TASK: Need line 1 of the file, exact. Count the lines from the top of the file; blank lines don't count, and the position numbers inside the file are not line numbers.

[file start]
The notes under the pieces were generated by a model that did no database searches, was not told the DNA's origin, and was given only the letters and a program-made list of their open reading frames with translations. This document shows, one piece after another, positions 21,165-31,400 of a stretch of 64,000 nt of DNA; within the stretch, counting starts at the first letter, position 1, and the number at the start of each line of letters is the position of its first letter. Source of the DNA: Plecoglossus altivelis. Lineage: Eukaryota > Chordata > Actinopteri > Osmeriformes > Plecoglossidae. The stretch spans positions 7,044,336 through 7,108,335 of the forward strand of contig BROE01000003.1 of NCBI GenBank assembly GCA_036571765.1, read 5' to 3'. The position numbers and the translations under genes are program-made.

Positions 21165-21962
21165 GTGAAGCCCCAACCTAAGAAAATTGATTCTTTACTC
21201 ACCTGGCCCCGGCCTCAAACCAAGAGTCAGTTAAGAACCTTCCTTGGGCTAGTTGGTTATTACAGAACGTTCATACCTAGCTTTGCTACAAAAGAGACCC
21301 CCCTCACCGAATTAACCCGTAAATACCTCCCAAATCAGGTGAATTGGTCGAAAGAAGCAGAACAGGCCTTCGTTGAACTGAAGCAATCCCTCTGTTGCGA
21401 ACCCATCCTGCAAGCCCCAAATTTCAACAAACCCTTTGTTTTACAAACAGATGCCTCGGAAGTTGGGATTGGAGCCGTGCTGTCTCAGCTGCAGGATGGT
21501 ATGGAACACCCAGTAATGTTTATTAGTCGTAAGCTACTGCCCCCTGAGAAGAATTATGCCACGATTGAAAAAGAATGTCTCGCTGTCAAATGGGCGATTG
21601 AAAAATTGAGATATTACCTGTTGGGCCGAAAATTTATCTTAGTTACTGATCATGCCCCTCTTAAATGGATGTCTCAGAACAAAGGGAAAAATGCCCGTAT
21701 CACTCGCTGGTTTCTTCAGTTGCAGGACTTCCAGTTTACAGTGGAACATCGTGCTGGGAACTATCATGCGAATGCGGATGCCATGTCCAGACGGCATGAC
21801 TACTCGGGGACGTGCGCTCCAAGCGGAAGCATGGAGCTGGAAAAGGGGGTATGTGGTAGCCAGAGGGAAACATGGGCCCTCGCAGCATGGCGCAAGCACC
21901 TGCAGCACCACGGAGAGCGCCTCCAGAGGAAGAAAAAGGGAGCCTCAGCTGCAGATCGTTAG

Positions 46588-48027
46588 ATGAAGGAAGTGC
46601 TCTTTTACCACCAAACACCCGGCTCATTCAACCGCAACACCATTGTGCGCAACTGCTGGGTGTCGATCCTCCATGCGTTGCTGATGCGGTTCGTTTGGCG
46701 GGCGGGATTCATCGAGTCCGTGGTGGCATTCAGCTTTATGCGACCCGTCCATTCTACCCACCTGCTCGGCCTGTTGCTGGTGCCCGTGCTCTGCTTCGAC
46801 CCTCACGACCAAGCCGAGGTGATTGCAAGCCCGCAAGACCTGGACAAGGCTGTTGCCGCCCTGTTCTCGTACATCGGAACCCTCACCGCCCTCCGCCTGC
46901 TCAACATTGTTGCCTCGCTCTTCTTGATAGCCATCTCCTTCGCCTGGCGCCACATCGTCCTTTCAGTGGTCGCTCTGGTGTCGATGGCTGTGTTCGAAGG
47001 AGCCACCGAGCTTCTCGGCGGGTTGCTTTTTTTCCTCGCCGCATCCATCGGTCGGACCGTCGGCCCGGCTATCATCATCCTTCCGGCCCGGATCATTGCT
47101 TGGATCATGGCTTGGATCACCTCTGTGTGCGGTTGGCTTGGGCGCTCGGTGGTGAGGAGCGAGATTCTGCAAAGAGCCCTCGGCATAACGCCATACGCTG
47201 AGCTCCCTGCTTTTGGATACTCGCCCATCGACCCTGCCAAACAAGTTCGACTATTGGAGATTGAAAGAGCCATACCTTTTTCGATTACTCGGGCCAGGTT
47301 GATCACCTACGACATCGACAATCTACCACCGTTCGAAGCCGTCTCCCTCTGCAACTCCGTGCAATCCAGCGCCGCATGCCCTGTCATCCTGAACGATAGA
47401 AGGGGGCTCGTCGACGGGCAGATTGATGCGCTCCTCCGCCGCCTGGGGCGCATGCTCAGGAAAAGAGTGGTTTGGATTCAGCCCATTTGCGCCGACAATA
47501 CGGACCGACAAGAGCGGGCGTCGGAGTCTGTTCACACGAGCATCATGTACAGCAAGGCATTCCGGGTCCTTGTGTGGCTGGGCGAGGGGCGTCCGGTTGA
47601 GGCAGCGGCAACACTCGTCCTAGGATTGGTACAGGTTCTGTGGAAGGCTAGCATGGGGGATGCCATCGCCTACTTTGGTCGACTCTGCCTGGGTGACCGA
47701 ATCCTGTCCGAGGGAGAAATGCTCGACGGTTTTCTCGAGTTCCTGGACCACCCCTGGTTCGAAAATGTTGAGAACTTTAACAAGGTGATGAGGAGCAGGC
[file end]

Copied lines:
The notes under the pieces were generated by a model that did no database searches, was not told the DNA's origin, and was given only the letters and a program-made list of their open reading frames with translations. This document shows, one piece after another, positions 21,165-31,400 of a stretch of 64,000 nt of DNA; within the stretch, counting starts at the first letter, position 1, and the number at the start of each line of letters is the position of its first letter. Source of the DNA: Plecoglossus altivelis. Lineage: Eukaryota > Chordata > Actinopteri > Osmeriformes > Plecoglossidae. The stretch spans positions 7,044,336 through 7,108,335 of the forward strand of contig BROE01000003.1 of NCBI GenBank assembly GCA_036571765.1, read 5' to 3'. The position numbers and the translations under genes are program-made.